Sacred Texts  Native American  Northwest  Index  Previous  Next 

By and by this chief's daughter had a little boy who proved to be very smart and became a great hunter. He used to hunt far up on the mountains for mountain goats and other animals. One time he fell from the top of a mountain and lost consciousness, and, when he came to, he saw many men standing about him in a circle. They had cedar-bark rings around their heads and necks. Then they said to him, "What kind of spirit do you want, the Raven Spirit or the Wolf Spirit?" and he said "The Wolf Spirit." So they held white rocks over his head, and he became unconscious. That is how he got the spirit. Then he ran around screaming, naked except for an apron, while all of the Cliff Spirits and all of the Forest Spirits sang and pounded on sticks for him. They also tied up his hair like a wolf's ears. This is the origin of the LuqAna', or secret societies, and the one this man first started is said to have been the Dog-eaters' society. He sang a song, too, only employed nowadays by a high-caste person

p. 134

when he is initiated. It is called Cînâ'xlk!, and goes this way, "I am above the world. I walk in high places. There is nobody else after me. I am alone." Those who became luqAna's after this were not like him, because he said, "I am alone. There is nobody after me." They only imitate him.

There are many kinds of luqAna's. Some are dog-eaters and some pretend to eat the arms of people. It is previously arranged between the luqAna' and his father what he is to do and whom he is to injure, and, after the spirit has come out, the father has to pay a great deal of money for damages. The luqAna's are always found at feasts, and high-caste people stand around them. The people who learned from this boy first are those in the direction of Victoria, and there they think that a person who has performed many times is very high. It is only very lately that we Alaskans have had luqAna's. LuqAna' is a Tsimshian word meaning yêk. a When they perform up here, the southern Tlingit dance Tsimshian dances and the northern Tlingit Athapascan dances.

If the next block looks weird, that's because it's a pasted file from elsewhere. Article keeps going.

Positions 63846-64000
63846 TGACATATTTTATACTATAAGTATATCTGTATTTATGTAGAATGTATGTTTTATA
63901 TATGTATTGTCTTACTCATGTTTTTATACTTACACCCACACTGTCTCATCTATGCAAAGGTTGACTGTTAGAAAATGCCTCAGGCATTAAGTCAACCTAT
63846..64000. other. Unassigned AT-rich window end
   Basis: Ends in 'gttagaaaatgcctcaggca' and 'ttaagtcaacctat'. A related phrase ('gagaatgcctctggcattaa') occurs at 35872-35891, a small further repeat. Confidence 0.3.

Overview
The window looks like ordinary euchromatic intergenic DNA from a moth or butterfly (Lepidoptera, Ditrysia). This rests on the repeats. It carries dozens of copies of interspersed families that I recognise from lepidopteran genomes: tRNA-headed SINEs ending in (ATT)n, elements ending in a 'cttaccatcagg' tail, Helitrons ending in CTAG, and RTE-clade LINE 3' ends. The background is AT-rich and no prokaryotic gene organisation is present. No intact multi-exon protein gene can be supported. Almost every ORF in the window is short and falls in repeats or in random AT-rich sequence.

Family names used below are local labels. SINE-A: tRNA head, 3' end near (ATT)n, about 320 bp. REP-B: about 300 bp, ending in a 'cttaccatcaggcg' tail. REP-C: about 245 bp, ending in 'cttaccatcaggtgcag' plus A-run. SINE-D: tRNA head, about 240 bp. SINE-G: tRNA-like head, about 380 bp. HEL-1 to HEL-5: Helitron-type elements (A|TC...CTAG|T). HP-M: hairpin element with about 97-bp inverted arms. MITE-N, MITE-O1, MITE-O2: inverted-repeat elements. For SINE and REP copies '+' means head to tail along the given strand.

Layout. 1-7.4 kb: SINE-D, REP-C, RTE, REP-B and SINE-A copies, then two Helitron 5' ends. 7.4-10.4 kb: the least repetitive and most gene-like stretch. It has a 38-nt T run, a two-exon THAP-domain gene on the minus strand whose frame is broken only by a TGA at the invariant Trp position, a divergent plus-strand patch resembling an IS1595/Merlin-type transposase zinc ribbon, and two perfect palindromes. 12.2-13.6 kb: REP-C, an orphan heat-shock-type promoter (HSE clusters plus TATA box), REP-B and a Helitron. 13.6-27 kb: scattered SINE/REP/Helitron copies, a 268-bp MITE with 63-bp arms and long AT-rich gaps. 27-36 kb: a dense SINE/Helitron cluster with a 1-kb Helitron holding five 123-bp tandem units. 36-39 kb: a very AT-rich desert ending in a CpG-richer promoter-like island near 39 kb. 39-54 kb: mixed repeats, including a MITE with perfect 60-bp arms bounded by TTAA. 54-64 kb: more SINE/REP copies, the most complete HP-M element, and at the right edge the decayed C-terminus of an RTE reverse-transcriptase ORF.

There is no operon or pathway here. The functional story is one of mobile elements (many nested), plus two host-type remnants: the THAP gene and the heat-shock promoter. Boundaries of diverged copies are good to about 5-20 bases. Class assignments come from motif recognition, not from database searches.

After this youth had come back to his people from the woods and had shown them all about the luqAna', he went to the Queen Charlotte islands and came to the greatest chief there. Then the people at that place said to him, "It is terrible the way things have been going on. We have wizards (nuks!â'tî), who kill men in a sly way. There is one very high-caste person here who has taught himself to be a wizard. And they told him this man's story.

He and his friend were very dissolute young men who wanted very much to be wizards, and the former begged his slave to tell him what to do. "If you want to become one very much," said he, "go down there and sleep among the driftwood left by the tide. Then you will see what it is." They did this, and a very nice looking woman came to them and taught them witchcraft. This was the mouse (k!uts!î'n). They thought that it was a fine thing. After a while the woman again appeared to them in a dream and said, "Would you like to be among the geese and brants?" They answered "Yes," one saying, "I will be a goose;" the other, "I will be a brant." At once they flew off in those forms. They thought that it was a fine thing to be wizards, and would spend all their nights going about that way, never coming in till morning. For that reason the town people began to suspect that something was wrong with them. Nowadays a person among the natives who sleeps much is said to be of no account, for it was through sleep that witchcraft started. They also say that a wizard has no respect for anything and never speaks to his neighbors.

p. 135

Finally a certain man began to drink salt water and fast in order to discover the wizards. He also made a medicine. Then he dreamt about them, and went to them, telling them everything he know. The two young men replied, "Don't tell about us. If you keep it to yourself we will pay you ten slaves. We will let you win ten slaves from us in gambling." And they did so.

This is the story that the luqAna' man told to his friends when he came home, and wherever he told it there began to be wizards. Therefore witchcraft came to Alaska through the sons of Ayâ'yî a and through the Haida. They also learned from the Haida that witchcraft may be imparted by means of berries. When women are gathering these, they do not pick up the ones that are dropped accidentally, no matter how many they may be, because that is what witches do.

The shamans say it is this way: A man claims that he sees a large creek. It is witchcraft. A smaller creek flows into this. It is the lying creek. Another creek comes into it. It is the stealing creek. Still another creek comes into it. It is the profligates' creek. All these are in witchcraft.



133:a For another version of this part, see story 89.

134:a Actually it is from the Kwakiutl word Lû'koala. Katishan calls it Tsimshian because the Tlingit received their secret societies through them.

Next: 31. Raven, Part XI